Run a Virus/Malware Scan
The second thing to do is to run a complete virus and malware check, as malicious software can often cause problems such as freezing or file corruption that you could mistake for problems with your drive. There are many good programs available for this; read this TechJunkie article on the best antivirus programs as well as our article on the best anti-malware programs.
Use Windows Diagnostic Tools
Next, use Windows’ own diagnostic software to see if it can detect any problems.
- Open File Explorer and click on This PC.
- Now, right-click on the drive and select Properties.
- Next, navigate to the Tools tab.
- Then, under Error Checking select the Check button.
- This will take quite some time, Windows will identify any sectors that have gone bad. This diagnostic procedure actually can fix many minor drive problems by detecting which section of the drive has a problem and not using that part of the drive anymore. However, this should be regarded as a temporary fix, and you should back up your data as soon as possible.
Check Your Hardware
If you suspect your hard drive of failing, you’ll want to inspect and test your hardware.
- Start by replacing the SATA or IDE cable for your hard drive and testing it, it’s the quickest and cheapest hardware solution. Reboot the PC and see if the problem persists.
- Next, plug your drive with the old cable into a different SATA or IDE port, if applicable, or use an external disk drive enclosure. Again, reboot the PC and test it.
- Create a Windows Recovery Tool on a USB drive and boot into it to scan your drive for errors. The various scans that can be performed at the command line exceed those of Windows Check option for drives.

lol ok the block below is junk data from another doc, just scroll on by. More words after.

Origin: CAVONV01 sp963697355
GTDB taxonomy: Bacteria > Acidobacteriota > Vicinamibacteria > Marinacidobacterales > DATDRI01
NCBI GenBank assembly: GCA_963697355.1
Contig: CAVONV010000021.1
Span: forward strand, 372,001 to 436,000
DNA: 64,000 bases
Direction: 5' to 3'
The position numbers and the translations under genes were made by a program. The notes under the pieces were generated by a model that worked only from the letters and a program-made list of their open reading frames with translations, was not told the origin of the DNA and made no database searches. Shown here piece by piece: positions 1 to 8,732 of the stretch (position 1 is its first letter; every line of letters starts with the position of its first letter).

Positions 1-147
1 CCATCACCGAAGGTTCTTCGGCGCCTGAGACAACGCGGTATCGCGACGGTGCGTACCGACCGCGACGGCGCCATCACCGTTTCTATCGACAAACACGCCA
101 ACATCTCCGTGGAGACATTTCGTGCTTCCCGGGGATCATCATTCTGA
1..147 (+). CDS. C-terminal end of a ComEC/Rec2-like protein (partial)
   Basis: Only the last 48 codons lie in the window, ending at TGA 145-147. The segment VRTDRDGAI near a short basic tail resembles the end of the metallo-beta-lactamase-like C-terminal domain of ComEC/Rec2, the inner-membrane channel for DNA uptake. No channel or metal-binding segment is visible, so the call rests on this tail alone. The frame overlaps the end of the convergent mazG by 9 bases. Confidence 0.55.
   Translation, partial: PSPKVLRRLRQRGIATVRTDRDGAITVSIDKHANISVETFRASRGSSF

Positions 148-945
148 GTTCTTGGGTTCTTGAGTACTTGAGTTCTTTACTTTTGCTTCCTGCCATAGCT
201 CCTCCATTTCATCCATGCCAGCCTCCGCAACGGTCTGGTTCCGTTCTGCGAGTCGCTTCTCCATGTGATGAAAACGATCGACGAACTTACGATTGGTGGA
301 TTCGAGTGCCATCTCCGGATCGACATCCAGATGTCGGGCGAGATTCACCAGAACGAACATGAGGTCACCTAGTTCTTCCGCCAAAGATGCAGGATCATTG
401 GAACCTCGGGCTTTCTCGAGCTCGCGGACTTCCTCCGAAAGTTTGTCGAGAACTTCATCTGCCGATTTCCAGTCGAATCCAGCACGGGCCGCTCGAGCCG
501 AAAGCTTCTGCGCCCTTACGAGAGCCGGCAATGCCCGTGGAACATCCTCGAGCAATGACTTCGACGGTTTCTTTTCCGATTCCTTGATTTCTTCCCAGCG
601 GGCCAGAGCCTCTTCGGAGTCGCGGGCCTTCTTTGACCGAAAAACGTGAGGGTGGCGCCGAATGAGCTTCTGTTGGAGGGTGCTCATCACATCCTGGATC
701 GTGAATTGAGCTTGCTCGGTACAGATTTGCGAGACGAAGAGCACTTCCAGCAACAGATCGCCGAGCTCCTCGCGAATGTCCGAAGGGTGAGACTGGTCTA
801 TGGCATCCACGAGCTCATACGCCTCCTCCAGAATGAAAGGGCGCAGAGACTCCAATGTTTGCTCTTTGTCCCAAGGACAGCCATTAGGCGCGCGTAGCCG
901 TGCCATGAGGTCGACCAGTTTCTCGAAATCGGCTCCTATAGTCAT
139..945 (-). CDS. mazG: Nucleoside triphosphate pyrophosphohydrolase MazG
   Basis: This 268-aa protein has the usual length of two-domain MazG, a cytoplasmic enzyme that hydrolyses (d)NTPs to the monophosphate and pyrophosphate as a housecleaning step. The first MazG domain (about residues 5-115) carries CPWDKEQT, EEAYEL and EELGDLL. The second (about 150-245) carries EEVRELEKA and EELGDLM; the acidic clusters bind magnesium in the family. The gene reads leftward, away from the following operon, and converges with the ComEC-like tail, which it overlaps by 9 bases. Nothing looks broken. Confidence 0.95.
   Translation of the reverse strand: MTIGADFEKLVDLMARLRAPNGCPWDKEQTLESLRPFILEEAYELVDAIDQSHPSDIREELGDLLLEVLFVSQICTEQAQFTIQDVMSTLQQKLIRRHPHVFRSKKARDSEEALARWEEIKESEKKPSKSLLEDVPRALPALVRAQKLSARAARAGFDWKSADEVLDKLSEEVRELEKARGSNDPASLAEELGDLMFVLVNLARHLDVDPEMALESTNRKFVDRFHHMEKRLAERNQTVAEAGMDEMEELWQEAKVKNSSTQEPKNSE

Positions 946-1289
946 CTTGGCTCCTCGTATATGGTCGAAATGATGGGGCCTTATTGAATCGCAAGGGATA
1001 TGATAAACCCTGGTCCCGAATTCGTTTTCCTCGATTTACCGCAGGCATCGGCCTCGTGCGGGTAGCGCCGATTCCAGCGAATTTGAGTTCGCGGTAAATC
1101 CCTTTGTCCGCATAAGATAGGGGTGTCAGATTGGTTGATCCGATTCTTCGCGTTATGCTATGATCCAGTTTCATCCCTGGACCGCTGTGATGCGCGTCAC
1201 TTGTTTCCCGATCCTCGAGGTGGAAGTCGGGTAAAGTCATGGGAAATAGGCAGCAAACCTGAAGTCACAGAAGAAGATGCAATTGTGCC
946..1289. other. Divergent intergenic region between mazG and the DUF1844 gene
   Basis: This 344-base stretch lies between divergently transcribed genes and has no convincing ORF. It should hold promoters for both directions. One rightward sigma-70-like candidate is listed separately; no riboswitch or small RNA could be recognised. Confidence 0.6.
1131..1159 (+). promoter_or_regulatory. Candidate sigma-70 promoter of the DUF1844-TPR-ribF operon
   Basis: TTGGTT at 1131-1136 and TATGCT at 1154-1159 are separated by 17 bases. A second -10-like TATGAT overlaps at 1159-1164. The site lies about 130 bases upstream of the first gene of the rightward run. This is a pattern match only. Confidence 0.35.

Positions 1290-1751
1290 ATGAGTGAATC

What to do if Your Machine Won’t Boot From the Hard Drive
Use Windows Recovery Tool
- Again, you can try and boot into the Windows Recovery Tool to repair the drive or test if it’s being detected.
- Enter the Command Prompt under Advanced Options.
- Now, start by running “sfc /scannow“, without the quotes, this will scan your drive for errors and attempt to repair it.
- After running the scans, attempt to boot into safe mode, download anti-virus software from there, and check the system. The best way to verify is to use a antivirus boot disc to scan and repair your PC. You can burn the bootable software to a CD or even install it on a USB drive (using a different computer). This will let you load the special antivirus environment to check your PC for any problems outside of the Windows environment.
You can also check to see if there are partitions on the drive at all using DiskPart or another third-party disk utility tool. If it doesn’t see any partitions, it’s likely that there was a partition mess up somewhere along the line. Unfortunately, recovering files from a situation like this isn’t always possible, as you’ll need to repartition the drive.